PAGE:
Elegant Home-Made Tortilla Chips

MAKE YOUR OWN ELEGANT TORTILLA CHIPS

Frying Tortilla Chips for an Elegant Home-Made Southwest Appetizer

Posted at 12:16 PM on November 27, 2009
MAKE YOUR OWN ELEGANT TORTILLA CHIPS

You don’t have to throw out your tortillas if they are past their prime. Make them into tortilla chips, which will be very popular with your family and guests, as they are pleasingly different from those bought in the store.Take a stack of tortillas and dust between the layers with salt, pressing it into them. Then, pushing down hard with a large knife twice at different angles, cut the stack into quarters. Lower a handful at-a-time of uncooked chips into bubbling hot oil. For this light and crispy batch, I used a combination of soy oil, which is now sold as “vegetable oil”, and lard. Peanut or corn oil are also good for deep-frying tortillas. When the chips themselves have developed bubbles and are slightly brown, it’s time to remove them from the pot with a runsible or slotted spoon. Drain them on paper towels, and dust with more salt if desired. The cooking oil may be strained, refrigerated and re-used for French fries, yams or potato chips. My recipe for Elegant Guacamole goes very well with these tortilla chips. So do sour cream or crème fraîche, and a mixture of sliced jalapeños with melted Cheddar cheese, baked on top of the chips for a few minutes in a hot oven.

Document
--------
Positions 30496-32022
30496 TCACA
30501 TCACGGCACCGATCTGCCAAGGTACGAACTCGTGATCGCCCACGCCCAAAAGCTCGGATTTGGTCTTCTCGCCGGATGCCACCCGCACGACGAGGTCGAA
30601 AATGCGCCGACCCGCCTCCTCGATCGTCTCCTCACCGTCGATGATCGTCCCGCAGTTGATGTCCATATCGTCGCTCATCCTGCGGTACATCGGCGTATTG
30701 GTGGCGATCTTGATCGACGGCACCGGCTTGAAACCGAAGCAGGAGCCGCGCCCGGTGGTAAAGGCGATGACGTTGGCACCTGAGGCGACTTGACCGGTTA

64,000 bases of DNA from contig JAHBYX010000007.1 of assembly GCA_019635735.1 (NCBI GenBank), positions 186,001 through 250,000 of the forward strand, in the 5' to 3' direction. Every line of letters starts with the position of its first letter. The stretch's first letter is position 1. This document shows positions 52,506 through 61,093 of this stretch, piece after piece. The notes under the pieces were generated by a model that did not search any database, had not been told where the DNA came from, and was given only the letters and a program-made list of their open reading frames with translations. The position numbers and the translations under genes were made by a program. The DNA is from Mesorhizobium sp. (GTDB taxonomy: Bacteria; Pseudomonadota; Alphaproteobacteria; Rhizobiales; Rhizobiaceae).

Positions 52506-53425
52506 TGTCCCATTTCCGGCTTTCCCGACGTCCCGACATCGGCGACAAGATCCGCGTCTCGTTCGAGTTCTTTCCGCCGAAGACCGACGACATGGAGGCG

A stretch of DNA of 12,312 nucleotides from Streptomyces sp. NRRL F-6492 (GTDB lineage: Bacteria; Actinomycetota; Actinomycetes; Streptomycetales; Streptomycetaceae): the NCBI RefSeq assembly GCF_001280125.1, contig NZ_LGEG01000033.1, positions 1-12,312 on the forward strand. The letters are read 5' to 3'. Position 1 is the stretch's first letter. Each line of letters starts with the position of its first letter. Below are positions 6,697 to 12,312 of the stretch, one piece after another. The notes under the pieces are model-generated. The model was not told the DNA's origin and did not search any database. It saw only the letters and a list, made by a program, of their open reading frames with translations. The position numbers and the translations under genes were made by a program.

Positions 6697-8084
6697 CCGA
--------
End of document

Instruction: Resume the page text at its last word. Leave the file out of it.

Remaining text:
©M-J de Mesterton 2009

Home-Made Tortilla Chips: an Elegant American Appetizer

M-J de Mesterton’s Elegant Guacamole Recipe is Available on ElegantCook.net

For green chile powder, which is a good substitute for chopped canned or frozen New Mexico green chiles, go North of the Border.

Elegant Tahini Sauce

M-J’s Simple Recipe for Elegant Tahini Sauce
Sesame paste mixed with lemon juice, water, salt and the merest hint of garlic powder makes an elegant tahini dip or sauce for mezedes, or pre-prandial appetisers.

Use this elegant and simple tahini sauce as a dip for flat-breads, steamed cauliflower, celery, other fresh vegetables, and fried potatoes. Optionally, you may drizzle olive oil over the tahini.
People find tahini sauce very pleasing in the summer months, and it is economical to make, since the sesame paste expands greatly when mixed with water and lemon juice.

Cheddar Cheese Stands Alone at Elegant Survival